NYPD Cracks Down on Subway Pole Dancers

Subway acrobats are among the latest string of arrests in New York City as part of Police Commissioner William Bratton’s “broken windows” method of policing.

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New York City subway dancer Tamiek “B/Boy LJ” Steele performs with other members of his dance crew on Nov. 23, 2010.

TIMOTHY A. CLARY/AFP/Getty Images

New York City subway acrobats—watch out, you’re next.

The impromptu, in-your-face pole dancers who flip, somersault and breakdance within inches of passengers’ faces on the nation’s busiest transit system have accounted for 240 misdemeanor arrests related to their acrobatics this year by the New York City Police Department, compared with less than 40 such arrests made at this time a year ago, reports the Associated Press.

The crackdown on subway-car dancers, graffiti and illegal motorcycles is part of New York City Police Commissioner William Bratton’s “broken windows” policy of policing—targeting public drinking, panhandling and squeegee men, notorious for dashing out into traffic to wash windows—and a policy which he heavily subscribed to during his first stint as commissioner two decades ago.

The strategy aims to prevent low-level lawlessness before it can degrade into higher levels of misconduct and spur more violent crime.

"Is it a significant crime? Certainly not," Bratton told AP. But, he added, "Does it have the potential both for creating a level of fear as well as a level of risk that you want to deal with?"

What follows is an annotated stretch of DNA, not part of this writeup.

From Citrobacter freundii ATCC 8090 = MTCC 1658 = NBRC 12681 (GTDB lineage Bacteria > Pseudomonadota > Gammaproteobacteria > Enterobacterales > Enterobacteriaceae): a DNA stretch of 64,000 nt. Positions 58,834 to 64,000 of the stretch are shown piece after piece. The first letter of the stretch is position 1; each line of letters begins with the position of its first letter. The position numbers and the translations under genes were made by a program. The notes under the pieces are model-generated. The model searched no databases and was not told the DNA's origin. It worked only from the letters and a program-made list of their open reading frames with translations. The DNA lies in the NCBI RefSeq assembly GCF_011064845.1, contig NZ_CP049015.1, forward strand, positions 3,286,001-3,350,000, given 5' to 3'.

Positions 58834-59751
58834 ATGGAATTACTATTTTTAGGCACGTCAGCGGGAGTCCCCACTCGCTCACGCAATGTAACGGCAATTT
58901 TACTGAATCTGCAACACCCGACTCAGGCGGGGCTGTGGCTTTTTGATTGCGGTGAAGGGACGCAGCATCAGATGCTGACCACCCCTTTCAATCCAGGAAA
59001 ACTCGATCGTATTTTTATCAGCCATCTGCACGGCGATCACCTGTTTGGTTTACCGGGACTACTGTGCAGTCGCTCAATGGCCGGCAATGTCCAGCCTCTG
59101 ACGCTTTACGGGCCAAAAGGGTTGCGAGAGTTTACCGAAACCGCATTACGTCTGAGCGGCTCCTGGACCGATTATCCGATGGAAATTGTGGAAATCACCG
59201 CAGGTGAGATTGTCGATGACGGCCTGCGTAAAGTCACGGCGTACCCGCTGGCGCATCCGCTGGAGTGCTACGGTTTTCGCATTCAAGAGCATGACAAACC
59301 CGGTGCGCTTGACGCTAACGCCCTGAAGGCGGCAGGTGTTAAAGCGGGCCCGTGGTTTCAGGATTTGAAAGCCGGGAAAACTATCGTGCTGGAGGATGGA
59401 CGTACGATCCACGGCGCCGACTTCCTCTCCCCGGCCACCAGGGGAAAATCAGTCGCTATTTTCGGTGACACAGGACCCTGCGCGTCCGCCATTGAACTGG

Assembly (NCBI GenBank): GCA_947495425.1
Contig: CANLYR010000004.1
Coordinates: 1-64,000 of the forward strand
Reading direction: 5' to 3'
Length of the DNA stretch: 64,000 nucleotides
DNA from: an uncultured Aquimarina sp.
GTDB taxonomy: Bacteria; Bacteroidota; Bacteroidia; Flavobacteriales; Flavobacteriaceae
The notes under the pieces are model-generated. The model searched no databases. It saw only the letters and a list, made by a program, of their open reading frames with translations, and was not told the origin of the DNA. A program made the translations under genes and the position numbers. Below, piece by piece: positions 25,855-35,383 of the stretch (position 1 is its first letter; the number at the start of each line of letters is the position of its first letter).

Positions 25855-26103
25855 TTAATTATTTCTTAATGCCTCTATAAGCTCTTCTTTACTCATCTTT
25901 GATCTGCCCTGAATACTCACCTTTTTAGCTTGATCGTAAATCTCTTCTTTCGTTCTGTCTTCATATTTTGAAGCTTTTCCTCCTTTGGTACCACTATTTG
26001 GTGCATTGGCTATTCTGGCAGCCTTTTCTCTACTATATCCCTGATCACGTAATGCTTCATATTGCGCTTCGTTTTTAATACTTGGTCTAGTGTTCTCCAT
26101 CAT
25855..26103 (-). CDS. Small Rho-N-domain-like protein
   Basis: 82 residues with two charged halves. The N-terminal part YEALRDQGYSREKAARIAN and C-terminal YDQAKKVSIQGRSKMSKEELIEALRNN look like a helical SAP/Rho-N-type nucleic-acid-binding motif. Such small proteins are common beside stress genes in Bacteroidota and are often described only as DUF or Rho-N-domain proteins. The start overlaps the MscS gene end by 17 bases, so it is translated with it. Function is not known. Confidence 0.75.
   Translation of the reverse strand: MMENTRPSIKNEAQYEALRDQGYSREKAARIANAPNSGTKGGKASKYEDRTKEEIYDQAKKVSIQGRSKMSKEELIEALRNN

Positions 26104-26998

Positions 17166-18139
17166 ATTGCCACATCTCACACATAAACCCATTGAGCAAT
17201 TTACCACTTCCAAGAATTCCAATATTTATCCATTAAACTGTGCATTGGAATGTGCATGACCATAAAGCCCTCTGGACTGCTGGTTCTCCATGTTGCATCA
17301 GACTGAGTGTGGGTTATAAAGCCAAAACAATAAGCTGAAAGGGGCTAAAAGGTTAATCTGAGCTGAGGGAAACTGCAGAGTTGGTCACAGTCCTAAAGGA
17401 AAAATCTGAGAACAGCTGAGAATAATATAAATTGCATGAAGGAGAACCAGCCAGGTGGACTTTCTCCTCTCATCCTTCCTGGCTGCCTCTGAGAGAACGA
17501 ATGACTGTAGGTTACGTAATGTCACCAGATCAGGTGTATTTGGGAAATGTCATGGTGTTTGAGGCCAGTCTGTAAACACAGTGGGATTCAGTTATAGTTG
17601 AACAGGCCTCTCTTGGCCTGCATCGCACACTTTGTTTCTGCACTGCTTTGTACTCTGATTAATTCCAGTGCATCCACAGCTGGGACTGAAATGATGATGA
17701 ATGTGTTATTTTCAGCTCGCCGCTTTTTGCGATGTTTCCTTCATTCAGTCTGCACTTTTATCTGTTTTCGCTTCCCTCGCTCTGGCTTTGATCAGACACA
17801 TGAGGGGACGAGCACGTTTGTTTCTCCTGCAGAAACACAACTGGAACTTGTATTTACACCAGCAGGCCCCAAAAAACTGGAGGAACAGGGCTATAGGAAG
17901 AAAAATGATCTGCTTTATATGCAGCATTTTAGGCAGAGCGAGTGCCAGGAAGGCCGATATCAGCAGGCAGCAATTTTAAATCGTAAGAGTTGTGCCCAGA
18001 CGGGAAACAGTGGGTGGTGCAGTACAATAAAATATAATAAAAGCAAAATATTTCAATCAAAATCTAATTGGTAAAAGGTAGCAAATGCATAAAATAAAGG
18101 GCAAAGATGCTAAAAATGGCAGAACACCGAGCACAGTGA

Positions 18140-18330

Subway performers like Besnkheru, who wished to reveal only his first name to AP because of the crackdown, are crying foul. "We all, as New Yorkers, get these force fields around us. We just try to go inside the train and change the vibe," said Besnkheru, who frequently sings over music recordings while his dance partner Domingo swings on subway car poles for their captive audience. They do it and sometimes garner some smiles and extra cash.

"It's such a part of New York culture," rider Joli Tribuzio, an actress, told AP.

Not all subway riders are offering their applause. Some are resentful of the disruption in cramped and often crowded subway cars. "I don't like all that action right in front of my face," rider Kesia Hudson told AP.

Police are studying passenger complaints to determine where to place undercover officers on subways to detain acrobats. Police have argued that the performances pose a safety issue, although no injuries have been reported.

"If the dancers make a mistake, someone could get hurt," said Chief Joseph Fox, head of the NYPD's Transit Bureau. "The dancers themselves could get hurt."

Usually the arrests are without incident, but one acrobat placed under arrest spit on an officer and attempted to bite another, AP reported.

"No matter how you look at it, it's dangerous," Fox said. "It's dangerous for us, too."

Still, the acrobats argue no harm, no foul. "We're not just knuckleheads. ... We're actually about something," Andrew “Goofy” Saunders, 20, told AP. Saunders is a part of 12-member dance group WAFFLE, which stands for We Are Family for Life Entertainment. "There's no reason for being locked up for doing what you love." 

Read more at Associated Press.

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